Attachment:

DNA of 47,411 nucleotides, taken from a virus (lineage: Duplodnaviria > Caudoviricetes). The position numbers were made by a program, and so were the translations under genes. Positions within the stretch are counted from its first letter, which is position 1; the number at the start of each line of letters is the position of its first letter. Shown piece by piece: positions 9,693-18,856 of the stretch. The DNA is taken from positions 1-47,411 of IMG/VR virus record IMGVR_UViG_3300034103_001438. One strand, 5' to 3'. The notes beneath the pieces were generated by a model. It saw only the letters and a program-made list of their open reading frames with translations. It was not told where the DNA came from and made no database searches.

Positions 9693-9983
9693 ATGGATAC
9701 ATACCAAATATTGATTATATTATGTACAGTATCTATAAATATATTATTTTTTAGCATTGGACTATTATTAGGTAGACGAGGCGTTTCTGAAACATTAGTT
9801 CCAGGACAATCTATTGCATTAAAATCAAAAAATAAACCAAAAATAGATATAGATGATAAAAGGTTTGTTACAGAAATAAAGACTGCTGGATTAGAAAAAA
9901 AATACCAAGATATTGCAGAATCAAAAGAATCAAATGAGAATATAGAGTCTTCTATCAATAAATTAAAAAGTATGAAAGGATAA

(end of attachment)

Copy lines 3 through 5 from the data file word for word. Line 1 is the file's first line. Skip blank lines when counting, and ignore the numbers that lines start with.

9693 ATGGATAC
9701 ATACCAAATATTGATTATATTATGTACAGTATCTATAAATATATTATTTTTTAGCATTGGACTATTATTAGGTAGACGAGGCGTTTCTGAAACATTAGTT
9801 CCAGGACAATCTATTGCATTAAAATCAAAAAATAAACCAAAAATAGATATAGATGATAAAAGGTTTGTTACAGAAATAAAGACTGCTGGATTAGAAAAAA